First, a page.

Legend has it that the .17s originated in Australia, during a time when they were overrun with non-native foxes, in pestilence plenty, but still with value on the fur market. The advantage to the .17 was, on fox-sized animals, the tiny, frangible bullet, pushed fast, would enter, do its work…but not exit, leaving the pelt intact except for one tiny hole.
The idea migrated to North America in the 1960s, with American wildcatters developing numerous .17-caliber cartridges on various small cases. In 1971 Remington necked down the 223 Remington case to create the 17 Remington. It is still the fastest factory cartridge, propelling a 20-grain bullet at 4250 fps.
In this Wholesale Hunter Blog Craig Boddington discusses older rifles and compares the quality and value of older rifle Vs newer ones.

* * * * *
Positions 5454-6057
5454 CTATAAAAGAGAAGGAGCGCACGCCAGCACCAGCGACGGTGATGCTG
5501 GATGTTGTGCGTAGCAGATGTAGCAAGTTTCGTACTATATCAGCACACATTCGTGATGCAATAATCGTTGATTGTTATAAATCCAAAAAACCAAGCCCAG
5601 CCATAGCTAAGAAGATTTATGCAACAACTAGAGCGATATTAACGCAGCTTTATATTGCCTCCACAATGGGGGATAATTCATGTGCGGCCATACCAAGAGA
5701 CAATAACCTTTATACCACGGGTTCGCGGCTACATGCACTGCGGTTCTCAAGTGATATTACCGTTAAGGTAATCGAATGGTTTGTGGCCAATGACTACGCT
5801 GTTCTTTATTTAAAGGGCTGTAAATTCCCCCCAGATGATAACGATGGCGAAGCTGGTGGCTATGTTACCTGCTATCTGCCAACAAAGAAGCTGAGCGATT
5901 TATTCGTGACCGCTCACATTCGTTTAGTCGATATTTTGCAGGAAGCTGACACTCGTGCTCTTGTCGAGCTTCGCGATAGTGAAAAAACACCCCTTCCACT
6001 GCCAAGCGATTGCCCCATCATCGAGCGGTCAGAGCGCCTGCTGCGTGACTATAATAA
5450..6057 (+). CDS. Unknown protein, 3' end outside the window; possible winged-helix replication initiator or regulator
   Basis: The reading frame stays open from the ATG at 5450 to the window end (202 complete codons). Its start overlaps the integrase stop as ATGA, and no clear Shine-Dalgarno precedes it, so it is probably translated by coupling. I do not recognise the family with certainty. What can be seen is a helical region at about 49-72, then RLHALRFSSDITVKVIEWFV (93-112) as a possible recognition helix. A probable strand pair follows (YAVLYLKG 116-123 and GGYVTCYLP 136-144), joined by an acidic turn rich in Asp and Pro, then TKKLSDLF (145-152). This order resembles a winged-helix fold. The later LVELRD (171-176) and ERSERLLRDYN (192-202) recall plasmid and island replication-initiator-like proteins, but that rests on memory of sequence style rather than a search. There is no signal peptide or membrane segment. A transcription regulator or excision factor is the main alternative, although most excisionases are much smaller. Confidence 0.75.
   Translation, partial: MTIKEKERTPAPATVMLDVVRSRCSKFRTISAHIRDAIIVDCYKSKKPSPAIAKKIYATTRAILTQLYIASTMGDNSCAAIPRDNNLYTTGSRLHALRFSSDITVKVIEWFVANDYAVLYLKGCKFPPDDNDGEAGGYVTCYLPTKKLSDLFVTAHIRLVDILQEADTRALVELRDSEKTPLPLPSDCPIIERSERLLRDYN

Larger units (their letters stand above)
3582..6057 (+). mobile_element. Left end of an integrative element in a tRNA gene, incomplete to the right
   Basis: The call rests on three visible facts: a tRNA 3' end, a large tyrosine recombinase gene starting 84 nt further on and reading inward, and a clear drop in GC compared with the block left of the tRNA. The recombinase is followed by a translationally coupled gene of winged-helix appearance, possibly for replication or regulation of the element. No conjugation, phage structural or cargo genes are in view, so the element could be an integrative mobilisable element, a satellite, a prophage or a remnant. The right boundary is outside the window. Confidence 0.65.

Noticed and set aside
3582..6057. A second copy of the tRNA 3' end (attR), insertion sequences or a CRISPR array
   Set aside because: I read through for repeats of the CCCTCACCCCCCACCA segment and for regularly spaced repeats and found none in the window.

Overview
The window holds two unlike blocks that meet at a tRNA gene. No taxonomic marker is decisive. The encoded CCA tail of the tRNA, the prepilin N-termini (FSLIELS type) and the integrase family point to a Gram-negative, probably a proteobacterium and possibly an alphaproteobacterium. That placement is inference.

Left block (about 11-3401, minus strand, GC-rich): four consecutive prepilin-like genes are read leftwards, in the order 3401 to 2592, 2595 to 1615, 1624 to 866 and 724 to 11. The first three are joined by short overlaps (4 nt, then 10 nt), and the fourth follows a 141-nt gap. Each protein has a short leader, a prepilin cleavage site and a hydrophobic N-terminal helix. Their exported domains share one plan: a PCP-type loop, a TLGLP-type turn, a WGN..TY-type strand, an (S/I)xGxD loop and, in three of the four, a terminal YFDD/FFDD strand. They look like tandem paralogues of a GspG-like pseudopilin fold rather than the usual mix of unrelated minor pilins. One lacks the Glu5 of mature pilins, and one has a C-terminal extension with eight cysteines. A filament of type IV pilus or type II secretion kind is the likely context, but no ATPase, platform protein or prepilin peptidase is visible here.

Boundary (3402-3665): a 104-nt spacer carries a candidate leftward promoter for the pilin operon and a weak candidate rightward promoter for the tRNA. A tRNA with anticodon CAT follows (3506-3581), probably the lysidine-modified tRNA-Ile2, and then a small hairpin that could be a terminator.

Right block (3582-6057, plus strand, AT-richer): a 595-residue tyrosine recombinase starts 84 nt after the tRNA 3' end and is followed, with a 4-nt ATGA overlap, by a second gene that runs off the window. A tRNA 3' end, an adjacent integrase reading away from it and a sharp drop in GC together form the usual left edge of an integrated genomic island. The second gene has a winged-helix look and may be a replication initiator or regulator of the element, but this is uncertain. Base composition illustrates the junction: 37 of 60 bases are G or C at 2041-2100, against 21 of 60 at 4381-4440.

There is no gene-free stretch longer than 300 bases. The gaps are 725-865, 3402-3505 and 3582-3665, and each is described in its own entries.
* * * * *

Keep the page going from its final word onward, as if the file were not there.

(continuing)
Modern factory rifles are amazing, complete, reliable, and more accurate than ever before. In today’s dollars, basic bolt-actions, are more inexpensive than ever before. There are dozens of good models under $600, and some excellent new bolt-actions available for little more than half that. Almost invariably, most basic bolt-actions wear synthetic stocks, free-floated barrels, rust-resistant metal, and push-feed actions. No problem, they work and shoot well. And, of course, I shoot them, hunt with them, and write about them.
However, my personal
tastes run much more to good old walnut, mated and carefully fitted to blued
steel. These features are available in new rifles of all action types. But
you’ll pay more for them. It comes down to manufacturing costs. Synthetic is
less costly than wood…and requires less hand-fitting and final finishing. Other
action types, whether lever, semiauto, etc., are generally more expensive than
basic bolt-actions; and controlled-round-feed (Mauser-type) bolt-actions are
costlier than push-feed actions. Again, manufacturing costs: Number of parts,
raw materials, and both machining and assembly time. Just the way it is!